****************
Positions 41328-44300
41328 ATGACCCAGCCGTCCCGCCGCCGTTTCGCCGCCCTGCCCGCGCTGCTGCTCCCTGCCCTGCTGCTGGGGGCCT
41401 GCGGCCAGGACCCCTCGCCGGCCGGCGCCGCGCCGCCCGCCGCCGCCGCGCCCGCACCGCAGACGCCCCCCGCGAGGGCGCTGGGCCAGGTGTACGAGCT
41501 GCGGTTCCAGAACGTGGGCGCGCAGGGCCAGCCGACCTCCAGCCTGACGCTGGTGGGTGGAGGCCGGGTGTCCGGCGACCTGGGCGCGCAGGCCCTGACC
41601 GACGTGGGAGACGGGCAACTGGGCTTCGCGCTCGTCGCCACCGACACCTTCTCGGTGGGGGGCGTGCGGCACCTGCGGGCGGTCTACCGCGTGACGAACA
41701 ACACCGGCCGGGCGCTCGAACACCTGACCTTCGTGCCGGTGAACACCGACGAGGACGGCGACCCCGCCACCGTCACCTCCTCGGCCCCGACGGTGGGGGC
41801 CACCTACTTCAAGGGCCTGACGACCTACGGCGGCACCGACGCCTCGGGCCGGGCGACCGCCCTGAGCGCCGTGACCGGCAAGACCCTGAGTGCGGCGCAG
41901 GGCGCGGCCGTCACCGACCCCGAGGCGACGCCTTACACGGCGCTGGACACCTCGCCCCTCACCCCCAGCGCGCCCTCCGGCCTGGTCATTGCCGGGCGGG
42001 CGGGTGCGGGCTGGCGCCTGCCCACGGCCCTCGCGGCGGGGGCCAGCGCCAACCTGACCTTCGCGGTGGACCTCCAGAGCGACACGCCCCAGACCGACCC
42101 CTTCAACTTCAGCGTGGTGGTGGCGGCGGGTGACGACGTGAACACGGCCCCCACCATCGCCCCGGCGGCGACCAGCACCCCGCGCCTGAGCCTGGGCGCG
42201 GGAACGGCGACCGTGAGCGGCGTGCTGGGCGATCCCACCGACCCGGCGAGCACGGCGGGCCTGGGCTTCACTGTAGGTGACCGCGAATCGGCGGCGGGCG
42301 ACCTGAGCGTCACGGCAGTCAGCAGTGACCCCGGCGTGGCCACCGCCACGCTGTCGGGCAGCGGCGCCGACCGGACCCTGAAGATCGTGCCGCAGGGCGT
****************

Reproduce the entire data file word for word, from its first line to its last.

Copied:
Positions 41328-44300
41328 ATGACCCAGCCGTCCCGCCGCCGTTTCGCCGCCCTGCCCGCGCTGCTGCTCCCTGCCCTGCTGCTGGGGGCCT
41401 GCGGCCAGGACCCCTCGCCGGCCGGCGCCGCGCCGCCCGCCGCCGCCGCGCCCGCACCGCAGACGCCCCCCGCGAGGGCGCTGGGCCAGGTGTACGAGCT
41501 GCGGTTCCAGAACGTGGGCGCGCAGGGCCAGCCGACCTCCAGCCTGACGCTGGTGGGTGGAGGCCGGGTGTCCGGCGACCTGGGCGCGCAGGCCCTGACC
41601 GACGTGGGAGACGGGCAACTGGGCTTCGCGCTCGTCGCCACCGACACCTTCTCGGTGGGGGGCGTGCGGCACCTGCGGGCGGTCTACCGCGTGACGAACA
41701 ACACCGGCCGGGCGCTCGAACACCTGACCTTCGTGCCGGTGAACACCGACGAGGACGGCGACCCCGCCACCGTCACCTCCTCGGCCCCGACGGTGGGGGC
41801 CACCTACTTCAAGGGCCTGACGACCTACGGCGGCACCGACGCCTCGGGCCGGGCGACCGCCCTGAGCGCCGTGACCGGCAAGACCCTGAGTGCGGCGCAG
41901 GGCGCGGCCGTCACCGACCCCGAGGCGACGCCTTACACGGCGCTGGACACCTCGCCCCTCACCCCCAGCGCGCCCTCCGGCCTGGTCATTGCCGGGCGGG
42001 CGGGTGCGGGCTGGCGCCTGCCCACGGCCCTCGCGGCGGGGGCCAGCGCCAACCTGACCTTCGCGGTGGACCTCCAGAGCGACACGCCCCAGACCGACCC
42101 CTTCAACTTCAGCGTGGTGGTGGCGGCGGGTGACGACGTGAACACGGCCCCCACCATCGCCCCGGCGGCGACCAGCACCCCGCGCCTGAGCCTGGGCGCG
42201 GGAACGGCGACCGTGAGCGGCGTGCTGGGCGATCCCACCGACCCGGCGAGCACGGCGGGCCTGGGCTTCACTGTAGGTGACCGCGAATCGGCGGCGGGCG
42301 ACCTGAGCGTCACGGCAGTCAGCAGTGACCCCGGCGTGGCCACCGCCACGCTGTCGGGCAGCGGCGCCGACCGGACCCTGAAGATCGTGCCGCAGGGCGT